Skin Cancer May 16th, 2006

Mr. Speaker, I am rising in the House today to invite all respected members of Parliament to a very special event. The Chuck Cadman Memorial Skin Cancer Screening and Reception, hosted by the Canadian Dermatology Association, will be held this evening in memory of a loyal Canadian MP and a personal friend. Chuck passed away on July 9, 2005 after a two year battle with melanoma skin cancer.

More than 60,000 Canadians are diagnosed with skin cancer each year. This evening's event is being held to increase awareness about the warning signs of cancer and to remind us all to check for symptoms of this disease. Mrs. Dona Cadman is with us today and will be at the screening and reception. She has a brand new two-week-old baby granddaughter whose name is Teadora.

Please join us from 5 p.m. to 7 p.m. in West Block, room 200. Everyone is welcome. Please come.

Health May 11th, 2006

Mr. Speaker, it is not only illegal user fees at private clinics for which patients are paying more and more. Today we also learned that prescription drugs are costing Canadians a whopping $20 billion annually, increasing at a phenomenal rate of $2 billion a year. We now spend more and more on prescription drugs than we do on doctors.

Nine years ago, the Liberals promised pharmacare but did nothing. Patients need federal action. The provinces want federal action. Will the government commit to taking action on the high cost of prescription drugs?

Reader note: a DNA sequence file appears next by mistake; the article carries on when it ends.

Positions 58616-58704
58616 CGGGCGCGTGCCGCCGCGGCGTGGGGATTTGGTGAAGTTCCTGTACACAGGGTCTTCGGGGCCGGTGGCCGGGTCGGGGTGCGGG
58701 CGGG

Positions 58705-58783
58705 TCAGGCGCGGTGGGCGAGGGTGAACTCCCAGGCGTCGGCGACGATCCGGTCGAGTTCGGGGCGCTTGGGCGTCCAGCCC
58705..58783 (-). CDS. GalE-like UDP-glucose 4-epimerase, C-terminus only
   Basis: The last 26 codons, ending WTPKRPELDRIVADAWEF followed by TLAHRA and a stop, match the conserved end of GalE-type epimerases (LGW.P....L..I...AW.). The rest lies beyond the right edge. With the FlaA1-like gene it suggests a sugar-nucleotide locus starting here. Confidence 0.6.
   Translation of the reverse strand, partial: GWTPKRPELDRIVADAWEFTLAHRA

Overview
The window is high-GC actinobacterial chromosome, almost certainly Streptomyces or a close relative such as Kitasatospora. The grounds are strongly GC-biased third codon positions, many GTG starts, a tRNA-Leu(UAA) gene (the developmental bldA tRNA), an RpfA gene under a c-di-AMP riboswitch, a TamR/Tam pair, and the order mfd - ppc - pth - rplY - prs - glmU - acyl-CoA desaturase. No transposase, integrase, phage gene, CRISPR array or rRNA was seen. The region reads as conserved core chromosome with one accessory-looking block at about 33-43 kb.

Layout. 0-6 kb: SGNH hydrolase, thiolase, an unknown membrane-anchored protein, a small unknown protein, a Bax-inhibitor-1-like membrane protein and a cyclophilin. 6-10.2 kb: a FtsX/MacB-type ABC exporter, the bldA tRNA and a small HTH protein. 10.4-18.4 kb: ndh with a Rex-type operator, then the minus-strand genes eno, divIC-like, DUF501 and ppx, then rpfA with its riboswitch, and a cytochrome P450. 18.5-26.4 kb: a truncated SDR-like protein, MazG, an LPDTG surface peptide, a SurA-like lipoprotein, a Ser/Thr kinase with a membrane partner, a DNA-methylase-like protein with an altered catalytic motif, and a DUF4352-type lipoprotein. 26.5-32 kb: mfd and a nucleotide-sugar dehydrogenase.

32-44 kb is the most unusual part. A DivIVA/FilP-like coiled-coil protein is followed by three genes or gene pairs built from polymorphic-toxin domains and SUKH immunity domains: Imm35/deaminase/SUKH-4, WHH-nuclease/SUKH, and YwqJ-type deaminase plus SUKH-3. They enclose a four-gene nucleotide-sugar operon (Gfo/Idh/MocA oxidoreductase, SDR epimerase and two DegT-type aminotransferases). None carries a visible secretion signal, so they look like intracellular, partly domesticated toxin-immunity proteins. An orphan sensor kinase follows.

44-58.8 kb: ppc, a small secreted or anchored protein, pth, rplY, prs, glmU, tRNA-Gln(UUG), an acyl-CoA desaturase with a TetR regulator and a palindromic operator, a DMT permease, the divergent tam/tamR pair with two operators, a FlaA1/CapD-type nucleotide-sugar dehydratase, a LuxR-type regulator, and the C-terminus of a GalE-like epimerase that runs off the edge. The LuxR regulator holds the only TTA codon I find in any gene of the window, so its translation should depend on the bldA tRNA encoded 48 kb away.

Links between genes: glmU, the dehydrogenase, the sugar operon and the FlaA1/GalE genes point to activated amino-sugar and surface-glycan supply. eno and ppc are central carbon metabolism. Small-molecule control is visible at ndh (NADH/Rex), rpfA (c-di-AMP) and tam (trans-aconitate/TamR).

Health May 11th, 2006

Mr. Speaker, today we learned that Health Canada officials expressed grave concern over allegations of illegal user fees charged to patients in Quebec. Despite promise after promise from the previous government, the Liberals sat idly by and did nothing to protect Quebec patients, no letter, no fines, no action and no surprise.

Will the minister commit today to take action against infractions to the Canada Health Act in all jurisdictions in Canada, or will he be just like the Liberals before him?

The Budget May 8th, 2006

Mr. Speaker, yes, I am aware that those are in the budget. We are talking about children. We are also talking about parents with tax credits who have no home care and are putting their children into foster care because they are so exhausted they cannot support their children at home any more.

I am also talking about adults with disabilities who are willing to participate in their communities. They need some skills and education to do that. They need support in the workplace to do that. Those are the kinds of supports I am talking about with regard to people with disabilities. They do not stop at the age of 18. People with disabilities of all ages require support to continue to contribute to their communities.

I suggest to the minister check the number of heartbroken parents who have given up their children to foster care because there is no home support for them.

The Budget May 8th, 2006

Mr. Speaker, I want to reinforce the fact that the incentives for business have worked nowhere in North America that we have seen at the kind of costs that people are talking about. We have tried that in Canada. It has been tried in the United States. Why on earth are businesses going to do that?

The Government of British Columbia has only done it once that I am aware of. I think the member opposite is absolutely correct. This is a smoke and mirrors answer to people about creating child care spaces where we will never ever see a child.